Retirement Saving: 20s and 30s
Retirement might feel like a long way off—especially if you’re in your twenties—but it’ll likely be your biggest and most important savings goal. The earlier you start with a retirement savings strategy, the longer your money can benefit from the power of compounding.
If your company sponsors a 401(k) or other retirement plan and offers a matching contribution, make sure you’re contributing enough to get the maximum match. If you don’t, you're missing out on “free money” that could have a huge positive impact on your retirement savings over time.
What you can do now:
- Ask your HR department whether you’re contributing enough to get the full company match.
- If you can afford to contribute beyond your employer match amount, we recommend contributing the maximum annual amount whenever you can.
- If you’re self-employed, contribute the maximum to your small business retirement plan. If you don’t have one yet, consider an Individual 401(k), a SEP-IRA, or a profit-sharing plan.
Remember that even small contributions can grow substantially over time with the benefits of compounding. As a general rule, you should aim for a retirement portfolio that’s about 25 times larger than the amount you expect to withdraw from it during your first year of retirement.1
What you can do now:
- In your 20s, try to set aside 10%–15% of your income for retirement.
- In your 30s, try to set aside 15%–25%.
- In your early 40s, try to set aside 25%–35%.
- In your mid-40s and beyond, try to set aside 35%.
- Resist the temptation to cut back on saving for retirement, even while saving for your children's college expenses or paying down your mortgage.
- If you're a Schwab client, you can enroll in Schwab MoneyLink® and set up regular online transfers from external accounts to your Schwab accounts.
- Put your money to work instantly by automating your investments. If you're a Schwab client, log in to enroll eligible mutual funds in Schwab's Automatic Investment Plan.
If you're changing jobs, you may want to consider consolidating your retirement accounts with a rollover IRA. This can help simplify your overall financial situation, and may give you more investment choices that are right for you. With a rollover IRA, you pay no taxes or withdrawal penalties at the time of transfer.
Remember that a rollover of retirement plan assets to an IRA is not your only option. Carefully consider all of your available options, which may include, but not be limited to, keeping your assets in your former employer's plan; rolling over assets to a new employer's plan; or taking a cash distribution (taxes and possible withdrawal penalties may apply).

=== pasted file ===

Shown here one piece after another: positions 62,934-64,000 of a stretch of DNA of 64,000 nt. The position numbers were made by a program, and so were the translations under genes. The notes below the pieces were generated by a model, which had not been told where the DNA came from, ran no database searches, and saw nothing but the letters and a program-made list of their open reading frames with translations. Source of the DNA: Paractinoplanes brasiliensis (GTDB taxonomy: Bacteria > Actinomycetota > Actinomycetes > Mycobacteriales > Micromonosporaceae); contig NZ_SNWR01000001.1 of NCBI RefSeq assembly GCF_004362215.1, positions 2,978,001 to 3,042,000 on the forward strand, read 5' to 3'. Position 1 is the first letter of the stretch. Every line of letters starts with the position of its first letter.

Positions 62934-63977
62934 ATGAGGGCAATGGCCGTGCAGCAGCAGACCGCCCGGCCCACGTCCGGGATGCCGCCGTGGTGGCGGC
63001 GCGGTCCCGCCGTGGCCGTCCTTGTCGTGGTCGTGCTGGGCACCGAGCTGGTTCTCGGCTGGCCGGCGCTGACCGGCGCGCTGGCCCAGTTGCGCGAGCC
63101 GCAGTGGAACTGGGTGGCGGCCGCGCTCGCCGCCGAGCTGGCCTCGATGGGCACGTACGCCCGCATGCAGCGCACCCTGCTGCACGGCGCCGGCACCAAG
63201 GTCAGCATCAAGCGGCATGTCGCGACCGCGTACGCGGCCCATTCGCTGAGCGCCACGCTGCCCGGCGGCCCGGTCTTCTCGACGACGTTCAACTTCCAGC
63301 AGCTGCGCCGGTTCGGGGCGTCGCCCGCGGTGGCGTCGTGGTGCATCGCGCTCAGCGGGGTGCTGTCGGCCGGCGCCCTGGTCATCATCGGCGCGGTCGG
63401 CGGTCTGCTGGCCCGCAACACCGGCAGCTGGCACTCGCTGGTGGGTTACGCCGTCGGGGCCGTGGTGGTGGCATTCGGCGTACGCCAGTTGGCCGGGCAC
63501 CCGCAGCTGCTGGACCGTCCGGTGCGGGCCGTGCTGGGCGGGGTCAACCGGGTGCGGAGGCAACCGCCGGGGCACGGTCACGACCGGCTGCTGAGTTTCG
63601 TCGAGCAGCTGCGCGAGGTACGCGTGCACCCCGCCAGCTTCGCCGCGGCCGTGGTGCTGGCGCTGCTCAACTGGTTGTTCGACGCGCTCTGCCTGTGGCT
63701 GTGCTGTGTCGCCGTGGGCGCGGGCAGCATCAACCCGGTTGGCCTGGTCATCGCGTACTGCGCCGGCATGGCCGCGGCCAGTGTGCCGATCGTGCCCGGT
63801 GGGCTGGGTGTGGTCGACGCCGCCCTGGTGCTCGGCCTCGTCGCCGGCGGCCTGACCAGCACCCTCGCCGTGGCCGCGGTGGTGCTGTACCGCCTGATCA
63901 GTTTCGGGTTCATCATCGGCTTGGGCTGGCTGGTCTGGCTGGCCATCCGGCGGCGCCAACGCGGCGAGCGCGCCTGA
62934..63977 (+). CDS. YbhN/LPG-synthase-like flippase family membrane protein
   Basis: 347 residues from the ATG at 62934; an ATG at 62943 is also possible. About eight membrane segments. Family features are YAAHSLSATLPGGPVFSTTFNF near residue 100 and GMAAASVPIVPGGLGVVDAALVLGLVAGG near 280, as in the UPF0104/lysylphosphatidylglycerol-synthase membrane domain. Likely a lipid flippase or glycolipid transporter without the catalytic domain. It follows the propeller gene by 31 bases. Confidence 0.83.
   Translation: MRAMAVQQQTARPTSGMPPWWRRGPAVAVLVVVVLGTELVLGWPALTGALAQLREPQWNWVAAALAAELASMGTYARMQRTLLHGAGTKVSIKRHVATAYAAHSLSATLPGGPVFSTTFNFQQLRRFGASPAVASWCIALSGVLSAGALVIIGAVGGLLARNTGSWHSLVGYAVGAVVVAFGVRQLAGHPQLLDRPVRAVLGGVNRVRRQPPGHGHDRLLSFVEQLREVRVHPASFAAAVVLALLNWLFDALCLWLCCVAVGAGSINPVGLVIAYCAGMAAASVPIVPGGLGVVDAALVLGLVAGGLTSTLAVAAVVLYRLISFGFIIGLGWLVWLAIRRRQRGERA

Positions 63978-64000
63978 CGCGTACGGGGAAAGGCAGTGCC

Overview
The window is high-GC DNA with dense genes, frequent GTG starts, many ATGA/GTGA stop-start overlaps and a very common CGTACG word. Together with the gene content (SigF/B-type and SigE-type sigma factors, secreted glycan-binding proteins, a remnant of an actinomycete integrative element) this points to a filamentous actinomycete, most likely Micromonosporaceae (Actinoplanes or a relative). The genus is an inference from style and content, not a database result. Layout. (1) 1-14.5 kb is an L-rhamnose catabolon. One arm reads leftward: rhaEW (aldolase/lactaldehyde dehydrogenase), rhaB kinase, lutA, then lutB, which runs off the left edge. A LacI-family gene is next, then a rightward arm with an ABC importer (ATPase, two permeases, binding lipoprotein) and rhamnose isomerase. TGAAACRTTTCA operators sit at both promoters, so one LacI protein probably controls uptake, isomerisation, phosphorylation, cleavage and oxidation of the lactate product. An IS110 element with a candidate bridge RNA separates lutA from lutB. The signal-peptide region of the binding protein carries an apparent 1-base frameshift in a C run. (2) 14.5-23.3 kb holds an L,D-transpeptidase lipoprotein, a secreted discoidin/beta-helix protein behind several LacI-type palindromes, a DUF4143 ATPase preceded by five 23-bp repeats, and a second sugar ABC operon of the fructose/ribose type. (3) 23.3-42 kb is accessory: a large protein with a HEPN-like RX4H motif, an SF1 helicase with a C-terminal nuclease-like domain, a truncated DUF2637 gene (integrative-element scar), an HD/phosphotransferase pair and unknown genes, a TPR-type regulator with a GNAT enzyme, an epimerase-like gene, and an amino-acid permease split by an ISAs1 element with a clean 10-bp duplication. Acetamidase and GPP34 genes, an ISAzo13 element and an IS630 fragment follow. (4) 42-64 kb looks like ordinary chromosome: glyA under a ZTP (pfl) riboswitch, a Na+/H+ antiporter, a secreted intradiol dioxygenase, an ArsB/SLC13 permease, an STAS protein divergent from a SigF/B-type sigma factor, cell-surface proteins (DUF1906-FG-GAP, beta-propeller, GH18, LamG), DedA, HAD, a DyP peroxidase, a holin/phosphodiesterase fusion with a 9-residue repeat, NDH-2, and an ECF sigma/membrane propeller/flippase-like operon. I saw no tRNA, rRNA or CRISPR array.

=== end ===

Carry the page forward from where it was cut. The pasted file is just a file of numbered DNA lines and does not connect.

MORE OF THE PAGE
Before making a decision, be sure to understand the benefits and limitations of your available options and consider factors such as differences in investment-related expenses, plan or account fees, available investment options, distribution options, legal and creditor protections, the availability of loan provisions, tax treatment, and other concerns specific to your individual circumstances.
If you've maxed out your tax-deferred 401(k) and can afford to save more, consider opening and fully funding an IRA, or a taxable savings or brokerage account specifically for retirement.
What you can do now:
- Compare your IRA options side by side, or use our Roth vs. Traditional IRA Calculator to see which IRA might be better for your situation and to compare estimated future values.
- Consider a deferred variable annuity.
- Open an IRA online and set up automatic transfers from your bank account. You can get started with a Schwab IRA for as little as $100 a month.
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1. Source: "Is the 4% Rule Still Appropriate?" by Rob Williams, August 5, 2014
Withdrawals from an IRA or qualified retirement plan prior to age 59½ may be subject to a 10% federal tax penalty on earnings.
The information provided is not intended to be a substitute for specific individualized tax, legal, or investment planning advice. Where specific advice is necessary or appropriate, Schwab recommends that you consult with a qualified tax advisor, CPA, financial planner, or investment manager.